When the kids were little, I was several steps ahead of the game when it came to the celebration of their birthdays.
If my preschooler was into dinosaurs? I crafted a cake complete with volcano, trees, and dinosaurs of both the herbiferous and carniverous varieties.
If the child in question was into knights? There was sure to be a castle cake, with candles on the towers, and a functioning portcullis.
As the kids got older, the cakes became simpler affairs, but they still kept to minimal standards. Namely, on time, favorite kind, and correct number of candles.
That is, until the barrage of permission slips, piercing requests, and texting plans got the better of me and I began to fall behind the eight ball.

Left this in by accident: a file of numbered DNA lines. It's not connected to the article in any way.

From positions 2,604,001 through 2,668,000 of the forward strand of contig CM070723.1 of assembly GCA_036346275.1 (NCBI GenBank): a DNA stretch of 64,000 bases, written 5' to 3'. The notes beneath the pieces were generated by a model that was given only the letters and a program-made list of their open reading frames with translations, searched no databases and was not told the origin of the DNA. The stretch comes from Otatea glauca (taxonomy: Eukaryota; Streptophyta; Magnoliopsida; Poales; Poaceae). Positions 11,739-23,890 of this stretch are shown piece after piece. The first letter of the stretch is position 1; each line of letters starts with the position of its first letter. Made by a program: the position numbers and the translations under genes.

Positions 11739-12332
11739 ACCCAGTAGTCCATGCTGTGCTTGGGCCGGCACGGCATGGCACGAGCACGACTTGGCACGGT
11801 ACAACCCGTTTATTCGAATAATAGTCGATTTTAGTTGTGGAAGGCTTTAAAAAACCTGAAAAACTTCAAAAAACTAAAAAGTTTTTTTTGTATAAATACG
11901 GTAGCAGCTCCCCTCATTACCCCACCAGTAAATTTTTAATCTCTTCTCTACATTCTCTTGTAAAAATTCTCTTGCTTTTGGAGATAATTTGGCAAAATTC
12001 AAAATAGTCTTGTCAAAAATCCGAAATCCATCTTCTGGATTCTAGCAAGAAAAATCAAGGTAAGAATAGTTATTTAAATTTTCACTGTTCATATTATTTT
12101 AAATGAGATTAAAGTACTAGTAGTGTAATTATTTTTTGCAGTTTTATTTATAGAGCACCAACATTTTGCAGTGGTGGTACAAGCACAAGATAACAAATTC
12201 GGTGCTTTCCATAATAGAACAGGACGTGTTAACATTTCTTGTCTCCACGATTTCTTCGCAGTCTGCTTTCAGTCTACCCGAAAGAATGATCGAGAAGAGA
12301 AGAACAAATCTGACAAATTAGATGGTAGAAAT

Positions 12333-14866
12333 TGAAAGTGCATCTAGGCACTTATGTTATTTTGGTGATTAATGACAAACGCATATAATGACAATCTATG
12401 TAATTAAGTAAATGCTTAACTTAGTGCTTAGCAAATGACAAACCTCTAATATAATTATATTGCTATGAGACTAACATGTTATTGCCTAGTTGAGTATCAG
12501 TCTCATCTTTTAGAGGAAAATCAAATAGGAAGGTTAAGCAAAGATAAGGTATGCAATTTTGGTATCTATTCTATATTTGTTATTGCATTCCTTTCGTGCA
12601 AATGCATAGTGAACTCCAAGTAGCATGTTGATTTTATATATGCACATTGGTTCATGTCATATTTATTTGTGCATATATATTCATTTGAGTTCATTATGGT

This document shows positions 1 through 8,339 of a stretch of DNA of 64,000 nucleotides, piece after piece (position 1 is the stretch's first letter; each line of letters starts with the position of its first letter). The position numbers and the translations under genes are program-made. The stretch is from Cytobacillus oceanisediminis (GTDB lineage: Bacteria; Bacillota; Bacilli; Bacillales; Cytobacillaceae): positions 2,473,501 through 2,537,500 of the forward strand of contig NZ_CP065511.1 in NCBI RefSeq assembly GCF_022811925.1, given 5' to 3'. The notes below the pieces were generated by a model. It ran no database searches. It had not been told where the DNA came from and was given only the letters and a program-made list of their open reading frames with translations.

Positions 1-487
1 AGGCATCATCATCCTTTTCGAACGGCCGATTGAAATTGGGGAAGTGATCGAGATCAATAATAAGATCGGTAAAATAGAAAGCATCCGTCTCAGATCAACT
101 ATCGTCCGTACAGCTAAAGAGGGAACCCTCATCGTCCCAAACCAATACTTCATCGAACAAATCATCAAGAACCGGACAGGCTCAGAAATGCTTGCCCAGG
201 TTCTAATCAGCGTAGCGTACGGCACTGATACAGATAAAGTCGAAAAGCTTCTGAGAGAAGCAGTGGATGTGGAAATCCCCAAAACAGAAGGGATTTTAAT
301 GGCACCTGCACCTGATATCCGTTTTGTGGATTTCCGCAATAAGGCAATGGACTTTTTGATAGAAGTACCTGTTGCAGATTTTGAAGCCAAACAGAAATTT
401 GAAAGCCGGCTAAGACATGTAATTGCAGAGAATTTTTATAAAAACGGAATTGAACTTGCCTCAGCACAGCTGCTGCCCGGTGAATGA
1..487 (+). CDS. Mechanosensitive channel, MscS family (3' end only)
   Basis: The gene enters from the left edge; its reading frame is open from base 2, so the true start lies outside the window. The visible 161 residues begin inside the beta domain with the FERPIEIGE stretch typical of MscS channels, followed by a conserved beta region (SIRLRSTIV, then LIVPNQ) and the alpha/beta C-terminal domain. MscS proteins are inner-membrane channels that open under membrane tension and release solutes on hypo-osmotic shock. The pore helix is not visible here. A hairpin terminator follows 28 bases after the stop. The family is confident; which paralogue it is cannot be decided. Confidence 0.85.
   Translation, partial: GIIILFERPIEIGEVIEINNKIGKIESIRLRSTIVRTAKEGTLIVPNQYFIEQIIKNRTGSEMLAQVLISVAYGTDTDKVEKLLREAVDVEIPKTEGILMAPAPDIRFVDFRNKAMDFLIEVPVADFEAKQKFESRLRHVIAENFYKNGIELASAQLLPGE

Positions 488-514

Case in point:
Julie had a birthday recently.
When the kids were in school,I got the cake made. It was even the requested kind
chocolate on chocolate. Is she my girl or what?
It was on time.
But I kind of forgot about the candles. Never even checked to see if we had any.
I made the cake when the kids were in school, then ran out to pick up Daniel. By the time I got back, Rosie had prettied up the cake with some sprinkles, and added the candles. This is what it looked like:
Rosie found 12 birthday candles in the pantry, plus a number '2' candle. So she arranged the 12 candles, then broke a toothpick in half to make a plus sign, and then added the '2'.
I said to her, "What is all this?"
"Isn't it obvious? 12 + 2 = 14."
And that's how birthday cakes are done once you enter the realm of teenagers.
Or the realm of Moms-too-busy-to-make-sure-we-have-birthday-candles.
I guess they are one and the same realm.
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